Having now visited many third world countries including India, Bangladesh, Indonesia, and Guatemala to name a few; I can confidently say that drivers in Saudi are in the running for the worst. Driving rules and laws are viewed as mere suggestions to be followed, and then only if one wants to. And really, who would want to given all the flashy cars and SUV’s that are driven on Saudi streets??
The last time I was here I hardly ever wore a seat belt (don’t worry mom I ALWAYS wear one now- that is assuming the car I’m in has seat belts.) Previously I think I thought I was invincible, but this time I’ve heard too many horror stories and seen the remnants of some very serious accidents alongside the freeway. Ex-pats in Saudi are always saying its not a matter of “if” you’ll be in an accident, but when. Luckily for me I’m hoping I’ve already gotten the accident karma out of my system, because the last time I was here I was involved in a little fender-bender. I was in a cab with 2 other girls and the taxi driver was very busy perving at us in the rear view mirror and he plowed thru the security barrier outside our compound angering the security guards and losing his rooftop taxi sign in the process. We were unscathed, and he was about 50 shades of red getting a strip torn off him by the guards.
I’ve done a little research about how serious driving fatalities are in the Kingdom of Saudi Arabia. Here in the capital of Riyadh it estimated that 9 people die daily with almost 20 people dying in traffic fatalities throughout the entire country per day. So how does this stack up to traffic fatality rates around the world? The World Health Organization has tables that track road fatality rates and the world average of traffic fatalities per 100 000 people is 18 (please note these stats are a couple years old). Just to give you an idea, in Saudi Arabia its 24.8, Canada 6, USA 11.6 and India 19.9. Several countries did have higher road fatality rates than Saudi Arabia and included Iran, Iraq, Thailand, Venezuela, and several African countries. It’s interesting to note that these statistics don’t separate out road fatalities into pedestrians, bicyclists, motorcyclists, or vehicles. Here in Saudi Arabia there are very few pedestrians, bicyclists or motorcycles as compared to say Thailand for example. It’s also very interesting to note that here in Saudi Arabia where its illegal for women to drive these stats represent only male drivers as compared to other countries whose statistics would include both male and female drivers.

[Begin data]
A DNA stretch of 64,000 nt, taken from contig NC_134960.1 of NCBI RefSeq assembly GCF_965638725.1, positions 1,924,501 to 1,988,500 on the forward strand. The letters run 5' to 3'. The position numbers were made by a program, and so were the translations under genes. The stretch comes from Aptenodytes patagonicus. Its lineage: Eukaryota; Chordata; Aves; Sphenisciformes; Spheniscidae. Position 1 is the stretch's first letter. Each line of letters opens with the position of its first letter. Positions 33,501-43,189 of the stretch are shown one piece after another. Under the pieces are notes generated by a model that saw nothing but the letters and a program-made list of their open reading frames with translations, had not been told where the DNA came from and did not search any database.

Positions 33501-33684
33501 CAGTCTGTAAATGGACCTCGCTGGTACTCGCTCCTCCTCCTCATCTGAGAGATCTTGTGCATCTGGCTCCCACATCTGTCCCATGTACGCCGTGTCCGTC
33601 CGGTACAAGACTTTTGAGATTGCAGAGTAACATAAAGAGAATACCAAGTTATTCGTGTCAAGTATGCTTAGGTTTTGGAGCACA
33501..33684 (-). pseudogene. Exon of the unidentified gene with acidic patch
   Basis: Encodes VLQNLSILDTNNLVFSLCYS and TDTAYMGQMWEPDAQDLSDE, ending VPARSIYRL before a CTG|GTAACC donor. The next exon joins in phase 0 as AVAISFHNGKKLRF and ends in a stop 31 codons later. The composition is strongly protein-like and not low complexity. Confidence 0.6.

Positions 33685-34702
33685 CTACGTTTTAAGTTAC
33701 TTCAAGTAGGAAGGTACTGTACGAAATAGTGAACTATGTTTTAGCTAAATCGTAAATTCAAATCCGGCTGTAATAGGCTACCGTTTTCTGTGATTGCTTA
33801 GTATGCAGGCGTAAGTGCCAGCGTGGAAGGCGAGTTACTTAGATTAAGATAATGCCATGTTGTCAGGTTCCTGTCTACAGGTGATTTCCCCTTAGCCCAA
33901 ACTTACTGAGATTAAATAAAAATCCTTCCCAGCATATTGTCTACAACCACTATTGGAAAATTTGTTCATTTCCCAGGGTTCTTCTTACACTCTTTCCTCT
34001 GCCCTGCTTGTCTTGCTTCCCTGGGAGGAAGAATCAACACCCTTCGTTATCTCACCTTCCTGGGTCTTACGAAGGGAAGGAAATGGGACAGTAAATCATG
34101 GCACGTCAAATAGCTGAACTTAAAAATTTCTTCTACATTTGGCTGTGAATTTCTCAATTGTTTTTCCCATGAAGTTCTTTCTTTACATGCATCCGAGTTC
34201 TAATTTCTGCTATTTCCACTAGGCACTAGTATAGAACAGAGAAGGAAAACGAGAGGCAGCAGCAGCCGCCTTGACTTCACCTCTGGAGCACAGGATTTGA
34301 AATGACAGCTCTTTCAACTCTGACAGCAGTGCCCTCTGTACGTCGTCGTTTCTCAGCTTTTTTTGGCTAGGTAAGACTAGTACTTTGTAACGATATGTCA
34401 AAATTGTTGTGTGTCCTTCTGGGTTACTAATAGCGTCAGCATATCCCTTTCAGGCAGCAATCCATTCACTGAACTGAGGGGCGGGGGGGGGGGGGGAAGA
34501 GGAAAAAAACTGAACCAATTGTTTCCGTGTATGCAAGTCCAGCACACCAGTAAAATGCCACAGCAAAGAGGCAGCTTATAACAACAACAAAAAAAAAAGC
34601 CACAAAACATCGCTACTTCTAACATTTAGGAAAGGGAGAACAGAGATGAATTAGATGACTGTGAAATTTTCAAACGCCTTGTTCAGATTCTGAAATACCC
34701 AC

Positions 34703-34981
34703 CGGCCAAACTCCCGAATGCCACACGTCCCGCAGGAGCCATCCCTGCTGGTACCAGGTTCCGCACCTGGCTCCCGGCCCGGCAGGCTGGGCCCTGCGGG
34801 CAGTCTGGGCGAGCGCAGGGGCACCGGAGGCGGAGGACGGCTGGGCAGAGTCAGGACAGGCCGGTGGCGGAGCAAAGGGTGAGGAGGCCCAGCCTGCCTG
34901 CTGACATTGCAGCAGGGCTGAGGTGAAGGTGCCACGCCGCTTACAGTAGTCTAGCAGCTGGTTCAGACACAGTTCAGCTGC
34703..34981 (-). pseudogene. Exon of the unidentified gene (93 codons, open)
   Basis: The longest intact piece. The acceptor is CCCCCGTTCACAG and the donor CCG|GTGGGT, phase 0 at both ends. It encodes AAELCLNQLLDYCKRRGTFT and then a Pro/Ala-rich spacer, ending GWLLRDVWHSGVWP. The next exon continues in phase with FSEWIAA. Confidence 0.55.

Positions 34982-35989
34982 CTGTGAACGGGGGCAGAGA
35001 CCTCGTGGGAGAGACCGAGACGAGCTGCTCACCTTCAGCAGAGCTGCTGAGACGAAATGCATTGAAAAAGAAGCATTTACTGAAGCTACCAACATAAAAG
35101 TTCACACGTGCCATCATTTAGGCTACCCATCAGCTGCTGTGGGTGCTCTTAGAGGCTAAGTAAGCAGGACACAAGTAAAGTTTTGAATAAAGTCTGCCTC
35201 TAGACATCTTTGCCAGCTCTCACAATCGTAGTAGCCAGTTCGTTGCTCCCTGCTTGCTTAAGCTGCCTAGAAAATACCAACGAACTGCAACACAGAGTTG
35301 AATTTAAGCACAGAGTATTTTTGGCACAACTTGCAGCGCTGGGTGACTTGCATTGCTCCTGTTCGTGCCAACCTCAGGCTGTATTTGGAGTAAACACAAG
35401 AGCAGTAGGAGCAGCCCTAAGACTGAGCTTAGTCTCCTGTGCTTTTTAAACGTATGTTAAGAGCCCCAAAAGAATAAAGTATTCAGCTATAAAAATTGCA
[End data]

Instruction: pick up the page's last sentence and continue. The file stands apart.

So really how bad is driving here? I have witnessed cars driving the wrong way down the freeway or off-ramps on many occasions. It is very common for a vehicle in the outer right lane to make a left hand turn and most times they won’t even signal their intention. I once saw a covered truck with several workers in the back set off firecrackers under the canopy while driving 100km/hr on the freeway, because hey, this seems like a super smart thing to do. Children are often unrestrained in the car and often hanging out the window. Car seats are not used. When I asked at work about what type of check off we did when discharging new born babies in car seats I was laughed at like it was the funniest joke ever. The reply was “honey, nobody uses car seats here.” Tail gating is frequent. So is being stalked by a car load of pervy men. I’m not making this up. Most of the vehicles we are driven around in have tinted windows making it difficult to see who’s inside. Sometimes if we are going out in a group one of us ladies has to sit up front. This is where the real craziness begins. Cars full of young men will drive very close alongside, block other traffic, follow you, hold up signs with their phone numbers on it. I always make sure to call these men back and critique their driving skills. Just kidding!! Its amazing home many times you can be quite certain you’re going to be in an accident just being driven across the city.
Saudi Arabia is the only country in the world where it is illegal for women to drive. In recent years there has been media coverage and driving protests across the country to shed light on the issue and move towards allowing women to drive. Earlier this month there was talk of an advisory council to the King recommending lifting the restrictions and allowing women the right to drive. With this recommendation however came stipulations such as the woman must be over 30, wear no make-up, and be allowed to drive in daytime hours only. I guess you have to start somewhere. While I don’t dispute that women’s rights are a major issue throughout the Middle East, even if I was legally able to drive here I still wouldn’t. From what I witness on a daily basis I know my reflexes are not up to speed for Saudi roads. Unless it involves driving over sand dunes you couldn’t pay me enough to get me to drive on the streets of Riyadh!! On one of my next trips out I intend on taking some video footage to show Saudi driving skills at their finest. Since I don’t have any video to show you I’ll instead leave you with some picture of top-notch parking instead!